A fellow culinarily-curious friend recently gave us the very inspirational book, Make the Bread, Buy the Butter by Jennifer Reese of The Tipsy Baker fame. While there are so many things that you might never make at home, we shouldn’t lose sight that the tastiest foods have always been made at home: dishes that are cultural heirlooms, or legendary recipes, or inadvertent standbys that have just stuck around, being made for generations. Many of these things are surprisingly easy to make, and then there are the other items: things that you should make… once. Just to see how they’re done. Because your curiosity got the better of you. Because you thought, “This will be fun!” until you realize that fun left the building hours ago. Things that made you think, “This will be culturally significant”, until you discovered that nobody else even considers making such a thing at home, in their spare time, because making these things are insane. Totally and completely insane.
Jennifer Reese, who has soldiered through a number of these “what-if-we make-it-at-home recipes,” does an amazing job of corralling all of her experiences into an easy to read and helpful cookbook. It’s written much like a blog, with a narrative story that describes the time, effort, cost, and hassle of making various things – mayonnaise (make), vermouth (buy), pizza (make), chicken – as in, hand-raising live chickens in your backyard (buy – “Alas, our backyard chicken was bony and sinewy with stringy, chocolate-colored flesh”). I had been enjoying reading it cover-to-cover: I was amused and sympathetic, from a detached “light reading” point of view, to many of her reasons for making or not making something from scratch. But then I came to page 180: Pastrami.
WHAT? You can make PASTRAMI at HOME and nobody told me? This changes everything!
Well, you know what happened next.
Let’s do this! Lamb pastrami, here we come!
It’s the one of the last ingredients that we need to make a completely homemade Reuben. We’ve made rye bread, sauerkraut, Russian dressing, mustard, all from scratch. What else could we possibly make? How about the keystone of the sandwich – the meat?
Wait – we’re going to make the meat? What sane person would make the pastrami at home? (Hint: us. And we might not be that sane.)
Disregarding Reese’s warning that the Hassle Level would be “Prodigious”, we got to work. In went a 4.5 lb lamb shoulder into a brine containing salt, sugar, pickling spice, brown sugar, honey and garlic powder. After simmering everything enough to meld the ingredients, it was transferred to the refrigerator for three days.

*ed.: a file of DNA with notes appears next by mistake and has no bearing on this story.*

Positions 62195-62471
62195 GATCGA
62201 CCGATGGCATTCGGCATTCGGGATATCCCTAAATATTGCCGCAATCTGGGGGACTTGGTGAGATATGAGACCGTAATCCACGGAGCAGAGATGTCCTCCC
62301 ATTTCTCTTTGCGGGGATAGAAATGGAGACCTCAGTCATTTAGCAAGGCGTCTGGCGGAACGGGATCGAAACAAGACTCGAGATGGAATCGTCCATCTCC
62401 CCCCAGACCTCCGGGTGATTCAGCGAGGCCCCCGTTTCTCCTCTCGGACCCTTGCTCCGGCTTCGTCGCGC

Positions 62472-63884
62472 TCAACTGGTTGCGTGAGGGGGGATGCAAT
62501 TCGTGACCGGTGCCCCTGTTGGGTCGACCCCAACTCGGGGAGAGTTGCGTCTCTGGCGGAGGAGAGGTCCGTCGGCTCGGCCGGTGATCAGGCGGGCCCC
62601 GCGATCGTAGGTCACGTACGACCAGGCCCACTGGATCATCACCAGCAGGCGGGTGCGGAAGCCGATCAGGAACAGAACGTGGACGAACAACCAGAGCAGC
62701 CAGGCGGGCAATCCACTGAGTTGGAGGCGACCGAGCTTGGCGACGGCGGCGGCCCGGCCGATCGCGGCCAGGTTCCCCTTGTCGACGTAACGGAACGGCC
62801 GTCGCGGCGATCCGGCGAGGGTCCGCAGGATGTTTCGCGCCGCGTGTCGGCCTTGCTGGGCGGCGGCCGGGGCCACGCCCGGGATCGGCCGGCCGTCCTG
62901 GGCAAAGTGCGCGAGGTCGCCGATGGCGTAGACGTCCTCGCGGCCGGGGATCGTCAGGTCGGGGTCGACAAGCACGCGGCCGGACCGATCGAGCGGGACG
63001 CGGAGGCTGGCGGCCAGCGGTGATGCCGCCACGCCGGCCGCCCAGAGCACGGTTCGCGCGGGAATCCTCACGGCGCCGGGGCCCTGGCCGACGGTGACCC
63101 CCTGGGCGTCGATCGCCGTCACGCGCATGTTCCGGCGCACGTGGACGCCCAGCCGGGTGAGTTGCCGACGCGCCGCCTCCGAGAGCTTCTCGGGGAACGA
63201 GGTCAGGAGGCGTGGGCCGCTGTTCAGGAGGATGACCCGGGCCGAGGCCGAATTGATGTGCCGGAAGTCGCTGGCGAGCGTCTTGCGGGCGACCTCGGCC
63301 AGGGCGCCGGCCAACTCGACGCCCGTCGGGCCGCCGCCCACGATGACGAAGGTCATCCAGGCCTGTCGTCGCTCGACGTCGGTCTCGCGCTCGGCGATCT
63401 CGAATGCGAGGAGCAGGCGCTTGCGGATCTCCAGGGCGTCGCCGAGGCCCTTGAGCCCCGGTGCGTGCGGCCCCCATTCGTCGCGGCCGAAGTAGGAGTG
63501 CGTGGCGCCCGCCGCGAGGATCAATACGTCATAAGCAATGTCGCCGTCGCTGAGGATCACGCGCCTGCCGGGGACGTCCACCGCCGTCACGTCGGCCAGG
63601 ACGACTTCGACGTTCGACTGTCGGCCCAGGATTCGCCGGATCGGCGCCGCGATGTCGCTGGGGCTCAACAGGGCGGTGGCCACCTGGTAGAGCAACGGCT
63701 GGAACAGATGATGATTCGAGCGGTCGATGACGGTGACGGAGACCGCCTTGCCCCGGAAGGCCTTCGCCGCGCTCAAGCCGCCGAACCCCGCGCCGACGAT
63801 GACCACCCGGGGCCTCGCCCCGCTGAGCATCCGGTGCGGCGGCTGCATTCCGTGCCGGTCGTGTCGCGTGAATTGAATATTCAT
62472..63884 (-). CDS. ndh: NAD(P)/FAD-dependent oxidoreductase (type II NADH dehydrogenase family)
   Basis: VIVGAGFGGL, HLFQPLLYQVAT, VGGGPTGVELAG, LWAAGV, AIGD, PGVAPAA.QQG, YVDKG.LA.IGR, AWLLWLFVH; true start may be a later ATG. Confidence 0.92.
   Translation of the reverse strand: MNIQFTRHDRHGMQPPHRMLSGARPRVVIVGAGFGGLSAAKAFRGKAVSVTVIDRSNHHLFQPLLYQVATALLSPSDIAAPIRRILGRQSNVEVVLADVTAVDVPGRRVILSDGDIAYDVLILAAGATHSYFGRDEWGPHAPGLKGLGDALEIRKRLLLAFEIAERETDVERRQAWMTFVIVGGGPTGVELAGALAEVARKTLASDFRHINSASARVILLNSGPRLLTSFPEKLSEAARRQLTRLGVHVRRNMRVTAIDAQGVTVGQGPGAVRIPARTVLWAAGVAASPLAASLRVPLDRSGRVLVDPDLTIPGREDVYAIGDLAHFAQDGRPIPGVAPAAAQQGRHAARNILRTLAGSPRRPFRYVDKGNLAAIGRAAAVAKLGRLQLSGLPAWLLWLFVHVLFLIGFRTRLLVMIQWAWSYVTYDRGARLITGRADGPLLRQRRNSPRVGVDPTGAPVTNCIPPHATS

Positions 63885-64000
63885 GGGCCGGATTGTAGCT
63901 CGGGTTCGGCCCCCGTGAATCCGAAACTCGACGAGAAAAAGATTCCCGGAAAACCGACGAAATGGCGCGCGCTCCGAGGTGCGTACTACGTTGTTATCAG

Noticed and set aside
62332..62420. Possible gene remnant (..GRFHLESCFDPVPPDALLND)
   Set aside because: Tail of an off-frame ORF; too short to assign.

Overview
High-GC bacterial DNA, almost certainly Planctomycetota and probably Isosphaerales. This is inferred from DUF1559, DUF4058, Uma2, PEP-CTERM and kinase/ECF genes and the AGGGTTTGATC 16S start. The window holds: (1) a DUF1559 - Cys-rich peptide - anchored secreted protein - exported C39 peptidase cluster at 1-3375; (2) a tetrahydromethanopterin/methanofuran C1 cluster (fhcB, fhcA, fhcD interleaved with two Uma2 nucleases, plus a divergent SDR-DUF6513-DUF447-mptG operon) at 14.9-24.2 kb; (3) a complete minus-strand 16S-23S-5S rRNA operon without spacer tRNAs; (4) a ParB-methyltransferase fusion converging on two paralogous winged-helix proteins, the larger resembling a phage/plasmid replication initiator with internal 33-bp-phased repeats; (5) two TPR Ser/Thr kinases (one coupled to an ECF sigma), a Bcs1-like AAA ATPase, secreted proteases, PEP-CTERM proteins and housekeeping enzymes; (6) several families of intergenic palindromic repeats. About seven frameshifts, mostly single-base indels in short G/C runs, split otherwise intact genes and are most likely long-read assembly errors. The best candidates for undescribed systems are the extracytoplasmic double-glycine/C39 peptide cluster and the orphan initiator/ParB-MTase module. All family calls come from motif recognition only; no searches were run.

Three days. Though we are often guilty of trying to prepare a multi-day recipe for the same night’s dinner, we managed to pull this week-long recipe together through the radical process of “reading ahead”.
After the brining period, it was time to do the smoking. We used retired oak barrels that had housed wine – I think Merlot – and our grill for this task. Low heat and heavily soaked wine barrel staves did the trick, after a day of gentle smoking.
I realize that not everyone has wine barrel staves at the ready. Really, any hard wood will do, if it has been soaked in water so that it smokes instead of burns.
3 hours and 150 F internal temperature later, the smoking process was complete. Frankly, our house smelled amazing. Truly amazing. When’s dinner?
Not quite yet. Next, a spice rub was applied to the smoked meat and it was ready to braise. Yep – after smoking it, there’s yet another cooking process to be done.
Not only do we smoke the lamb, we have to cook it gently in a light liquid broth until it’s tender.
What do we have to do to get a decent sandwich around here?
2.5 hours in the oven, cooled to room temperature, patted dry and sliced, it was now ready to join our homemade rye bread, homemade sauerkraut, homemade mustard, and homemade Russian dressing.
I think at this point, after all of this build-up, what you really want to know is, “How was the sandwich?”
Amazing. Dude, we made that sandwich up there. All of it. The bread, the kraut, the dressing and now the meat, all from scratch. The only thing that we didn’t make was the cheese – and don’t be surprised if you see that in a future blog post.
The other big question is, “Was it worth it?”
I’m not saying that everyone should go through this effort to get an acceptable Reuben. I do think, however, that everyone should go through this once, if they have the chance, to get an awesome Reuben. Unless you know A Guy In Downtown Manhattan, you’d be hard pressed to buy a sandwich like this. We will be doing this again. Some time later. When we’ve had a chance to forget all the effort involved.
We have a tendency to fall on the side of making more from scratch than is really advisable – our version would be called Make the Bread, Make the Butter, Because Why Not Go Crazy? but Make the Bread, Buy the Butter does an excellent job of identifying what things are worth the time and money to make yourself. We’ve yet to find a better resource to answer the question, “Is it really worth it?” when making things from scratch. Sometimes it is, sometimes it ain’t, and Jennifer nails it.
Plus, if you’re as crazy about culinary challenges as we are, you can always just flip through to find the hardest of the hard items for your next cooking project.